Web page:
Posts Tagged ‘grainy

29
Nov
12

Luca Baldassari : “Aereogrammi” Series (Photography)

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“a006”
“aereogrammi” series
photograph
2008
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“a0015”
“aereogrammi” series
photograph
2008
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“a008”
“aereogrammi” series
photograph
2008
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“a009”
“aereogrammi” series
photograph
2008
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“a0013”
“aereogrammi” series
photograph
2008
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“a003”
“aereogrammi” series
photograph
2008
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“a005”
“aereogrammi” series
photograph
2008
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“I don’t know much about my philosophy which is still being defined, but to tell the truth I don’t think it really needs to be defined. I mainly use the pinhole camera, a technique that I have used now for over 20 years. The cameras and hand holes are all made by me, this is one of the reasons why I decided to use this technique since it allows me to build my own visual space/photo space in full freedom and to use all the sensitive materials provided by polaroid and fuji, from photo paper to digital. I can also use long exposure times and see life and things from a different point of view, giving me time to think and understand better… The common theme of my photos is often the journey, where the photos can be used as a clipboard memory, hence on returning from my travels I can re-elaborate my ideas and seek common themes to link the images together.” Luca Baldassari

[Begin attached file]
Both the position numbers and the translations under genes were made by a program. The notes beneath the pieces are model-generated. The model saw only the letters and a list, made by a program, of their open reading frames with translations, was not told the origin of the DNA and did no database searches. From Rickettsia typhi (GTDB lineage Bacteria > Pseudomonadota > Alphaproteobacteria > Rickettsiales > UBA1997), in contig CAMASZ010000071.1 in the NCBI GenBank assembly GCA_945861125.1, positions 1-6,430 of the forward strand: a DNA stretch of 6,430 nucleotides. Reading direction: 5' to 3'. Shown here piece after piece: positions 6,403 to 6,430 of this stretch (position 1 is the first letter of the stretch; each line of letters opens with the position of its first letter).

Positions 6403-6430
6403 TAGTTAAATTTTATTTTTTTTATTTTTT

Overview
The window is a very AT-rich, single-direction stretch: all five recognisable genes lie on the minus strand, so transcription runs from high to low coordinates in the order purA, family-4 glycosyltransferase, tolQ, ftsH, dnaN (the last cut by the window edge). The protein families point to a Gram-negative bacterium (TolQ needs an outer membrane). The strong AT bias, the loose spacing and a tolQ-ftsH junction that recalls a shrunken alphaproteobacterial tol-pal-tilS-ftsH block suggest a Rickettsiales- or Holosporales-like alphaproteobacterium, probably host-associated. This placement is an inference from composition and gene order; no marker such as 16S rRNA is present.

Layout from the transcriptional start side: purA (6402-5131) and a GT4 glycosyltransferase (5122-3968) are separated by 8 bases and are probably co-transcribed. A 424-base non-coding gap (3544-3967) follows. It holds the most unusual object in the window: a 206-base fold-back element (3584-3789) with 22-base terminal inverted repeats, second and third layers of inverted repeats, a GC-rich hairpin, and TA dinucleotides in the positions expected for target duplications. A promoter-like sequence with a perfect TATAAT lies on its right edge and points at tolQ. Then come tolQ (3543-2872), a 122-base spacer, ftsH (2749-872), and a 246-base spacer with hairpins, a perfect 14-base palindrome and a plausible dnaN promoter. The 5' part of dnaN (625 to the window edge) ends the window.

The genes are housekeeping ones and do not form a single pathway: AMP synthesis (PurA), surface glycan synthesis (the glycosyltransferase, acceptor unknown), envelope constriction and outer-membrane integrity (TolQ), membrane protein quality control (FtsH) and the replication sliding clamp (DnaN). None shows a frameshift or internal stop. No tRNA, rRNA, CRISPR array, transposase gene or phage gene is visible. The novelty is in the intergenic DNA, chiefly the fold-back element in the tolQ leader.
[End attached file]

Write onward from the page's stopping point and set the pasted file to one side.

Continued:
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Luca Baldassari : Website

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20
Aug
12

Pierre Masseau : Photography

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“Untitled”
Pierre Masseau
Photograph
2012
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“Untitled”
Pierre Masseau
Photograph
2012
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“Untitled”
Pierre Masseau
Photograph
2012
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“Untitled”
Pierre Masseau
Photograph
2012
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“Untitled”
Pierre Masseau
Photograph
2012
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“Untitled”
Pierre Masseau
Photograph
2012
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“Untitled”
Pierre Masseau
Photograph
2012
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“Untitled”
Pierre Masseau
Photograph
2012
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Pierre Masseau : Flickr

Pierre Masseau : 『CHARBON』

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03
Jul
12

Takuma Nakahira : “For a Language to Come” (Photography 2)

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‘For a Language to Come’
Takuma Nakahira
Photograph
1970
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‘For a Language to Come’
Takuma Nakahira
Photograph
1970
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‘For a Language to Come’
Takuma Nakahira
Photograph
1970
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‘For a Language to Come’
Takuma Nakahira
Photograph
1970
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‘For a Language to Come’
Takuma Nakahira
Photograph
1970
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‘For a Language to Come’
Takuma Nakahira
Photograph
1970
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‘For a Language to Come’
Takuma Nakahira
Photograph
1970